A inside, two page, view of Dr Selina Tusitala Marsh's tapa-covered notebook

Special Collections: 2020 Christmas hamper

The stacks in Special Collections contain countless items that deserve close inspection by researchers. Here are a few that caught the eye of Special Collections staff during 2020.

Dr Selina Tusitala Marsh gifted a tapa-covered notebook (above) to Special Collections in October.1 It is a wonderfully creative record of her 2016 visit to London where she read her poem `Unity’ in front of Queen Elizabeth II and dignitaries at the Commonwealth Day service in Westminster Abbey.

With its eclectic mix of poetry, cut-outs, doodles, and souvenirs, the notebook is a joy to read, with little discoveries that surprise, delight and challenge perceptions about what it means to be a Pacific nation and a part of the Commonwealth. – Nigel Bond

The donkey's ears poem with two drawings of a donkey, showing ears pointing forwards and also ears pointing back.

Click images to enlarge

As a children’s book, A matchless chronicle of Birds Beasts – and no fishes is one out of the box. Mary Rankine Brown originally created the booklet with its rhyming verse and expressive matchstick-inspired drawings in the 1910s for her daughter Elisabeth.2

Rankine Brown (1868-1940), who was married to Victoria University College Professor John Rankine Brown, published the booklet during the First World War as a fundraiser for the Red Cross in New Zealand and Australia. This may be when the rhyme about the `British Lion’ and `Kaiser Bill’ was added to those on parrots, calves, kangaroos, and the like. By July 1918, sales had raised an extraordinary £3000, a testament to this Wellington woman’s talent, enterprise and active community involvement.3 – Jo Birks


Sketchbook watercolour of Picton sound by Alfred Watson Hands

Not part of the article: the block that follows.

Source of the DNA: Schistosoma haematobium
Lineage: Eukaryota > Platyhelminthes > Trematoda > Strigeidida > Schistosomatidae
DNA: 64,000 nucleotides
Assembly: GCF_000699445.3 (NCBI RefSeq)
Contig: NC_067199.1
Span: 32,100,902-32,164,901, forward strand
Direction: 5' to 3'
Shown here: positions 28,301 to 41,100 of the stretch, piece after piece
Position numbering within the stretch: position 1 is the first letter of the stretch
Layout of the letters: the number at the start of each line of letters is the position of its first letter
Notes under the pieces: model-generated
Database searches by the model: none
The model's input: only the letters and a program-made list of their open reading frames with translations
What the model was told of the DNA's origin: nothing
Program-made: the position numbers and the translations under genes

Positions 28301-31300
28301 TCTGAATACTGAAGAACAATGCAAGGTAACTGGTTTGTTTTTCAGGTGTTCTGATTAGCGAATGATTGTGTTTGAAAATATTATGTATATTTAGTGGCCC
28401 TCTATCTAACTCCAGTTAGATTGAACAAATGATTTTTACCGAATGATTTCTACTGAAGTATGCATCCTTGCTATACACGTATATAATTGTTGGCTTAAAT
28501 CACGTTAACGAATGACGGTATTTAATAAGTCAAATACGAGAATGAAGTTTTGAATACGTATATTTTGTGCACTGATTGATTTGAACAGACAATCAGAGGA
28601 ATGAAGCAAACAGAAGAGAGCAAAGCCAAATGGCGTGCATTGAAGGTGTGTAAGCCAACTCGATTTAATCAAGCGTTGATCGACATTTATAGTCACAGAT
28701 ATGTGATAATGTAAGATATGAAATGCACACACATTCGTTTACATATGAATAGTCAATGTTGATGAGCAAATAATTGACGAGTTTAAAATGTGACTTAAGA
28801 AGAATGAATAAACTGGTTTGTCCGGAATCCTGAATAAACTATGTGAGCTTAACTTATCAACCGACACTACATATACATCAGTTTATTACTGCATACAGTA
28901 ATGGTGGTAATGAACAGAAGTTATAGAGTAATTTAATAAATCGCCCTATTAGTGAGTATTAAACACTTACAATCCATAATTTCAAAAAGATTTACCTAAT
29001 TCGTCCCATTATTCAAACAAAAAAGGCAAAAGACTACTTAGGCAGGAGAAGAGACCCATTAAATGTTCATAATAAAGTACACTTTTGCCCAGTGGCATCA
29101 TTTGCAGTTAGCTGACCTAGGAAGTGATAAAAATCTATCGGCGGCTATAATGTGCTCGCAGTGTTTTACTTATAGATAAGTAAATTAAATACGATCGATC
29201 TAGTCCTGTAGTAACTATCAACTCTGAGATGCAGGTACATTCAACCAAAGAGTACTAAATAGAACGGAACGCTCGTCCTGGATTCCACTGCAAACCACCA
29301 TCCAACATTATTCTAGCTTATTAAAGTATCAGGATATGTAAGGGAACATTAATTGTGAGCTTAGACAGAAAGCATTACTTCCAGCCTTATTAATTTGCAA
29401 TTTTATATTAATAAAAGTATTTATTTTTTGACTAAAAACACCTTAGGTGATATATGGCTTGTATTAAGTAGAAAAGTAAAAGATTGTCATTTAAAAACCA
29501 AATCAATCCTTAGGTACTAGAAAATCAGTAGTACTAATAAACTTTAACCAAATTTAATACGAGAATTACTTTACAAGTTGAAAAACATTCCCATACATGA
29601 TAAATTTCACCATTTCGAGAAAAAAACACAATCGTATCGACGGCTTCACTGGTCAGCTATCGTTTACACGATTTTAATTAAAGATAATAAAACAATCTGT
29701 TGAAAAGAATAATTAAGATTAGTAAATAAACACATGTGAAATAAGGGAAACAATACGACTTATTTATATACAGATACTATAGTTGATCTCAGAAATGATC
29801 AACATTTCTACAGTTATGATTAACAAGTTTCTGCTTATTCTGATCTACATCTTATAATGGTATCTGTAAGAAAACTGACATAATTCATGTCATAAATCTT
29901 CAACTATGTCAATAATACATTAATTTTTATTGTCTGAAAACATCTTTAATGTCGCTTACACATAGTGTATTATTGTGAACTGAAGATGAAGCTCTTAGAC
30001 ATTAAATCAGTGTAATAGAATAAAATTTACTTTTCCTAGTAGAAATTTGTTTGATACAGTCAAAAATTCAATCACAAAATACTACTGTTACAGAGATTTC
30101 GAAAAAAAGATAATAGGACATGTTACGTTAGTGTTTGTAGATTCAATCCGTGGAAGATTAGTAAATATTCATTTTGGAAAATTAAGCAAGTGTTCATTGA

Coming across something unexpected in a collection is one of the pleasures of working with archives. That happened recently when rehousing a collection of architectural watercolours and sketchbooks by Alfred Watson Hands (1859-1927). Among the mostly British and European architectural studies lay a single sketchbook filled with distinctly New Zealand content.4 Charming pen and ink sketches of the country’s coastal settlements are interspersed with studies of Māori artefacts and moody watercolour landscapes. Further research revealed that Hands, an English architect, retrained as an Anglican minister and worked in parishes in New Zealand from 1880-1887. This intriguing collection has wide scope for further research. – Sarah Cox

Scrapbook lying open at the page with the fronds of the maidenhair fern.

This recently accessioned bound volume with ‘Junior Division’ stamped on the spine has many fascinating stories to tell.5 During the 1890s, the first professor of music at Auckland University College, Carl Gustave Schmitt (1837-1900), used the first 46 pages to draft his lectures.  His wife Lucy then used the volume as a scrapbook, carefully glueing knitting patterns, recipes, clippings, photographs and other memorabilia on the remaining pages. On one page are fronds of maidenhair fern from the wedding of Alice Phimister and Auckland cabinetmaker Leonard Hurle, who were married at St Mary’s Cathedral, Parnell, on 22 December 1920.  – Katherine Pawley

View of construction work on the Recreation Centre

Early this year I did my last workout at the University Recreation Centre before demolition work started to make way for the new Recreation and Wellness Centre. My first visit was in 1993 to play indoor football in the sports hall, so it was a nostalgic moment exiting for the final time. A few days later I came across a set of photographs in the University of Auckland historical collection from the mid-1970s showing construction work on the Recreation Centre, taken by the Information Office.6 The lack of hard-hats, hi-vis jackets and perimeter fencing was in sharp contrast to the current work in the 300 sector. Seeing the photographs was a reminder that the campus is constantly evolving, and that our collections document the University’s built environment for posterity. – Ian Brailsford


1 Marsh. S. (2016). ‘Fast talking PI goes to London to visit the Queen’, New Zealand Electronic Poetry Centre records, MSS & Archives 2003/4, 3/44 

2 Social gossip. (1917, June 8). Free Lance, p.14.

3 Women in print. (1918, July 3). Evening Post, p.9.

4 Alfred W. Hands papers. MSS & Archives Arch accession 0015

5 Professor Carl Schmitt music lectures and Schmitt family scrapbook. University of Auckland historical collection. Part 3. MSS-Archives-Vault 130, 43

6 University of Auckland historical collection. Part 2. MSS & Archives 97/5, 6/3/22 

Featured image: Page from tapa notebook reproduced with kind permission of Selina Tusitala Marsh.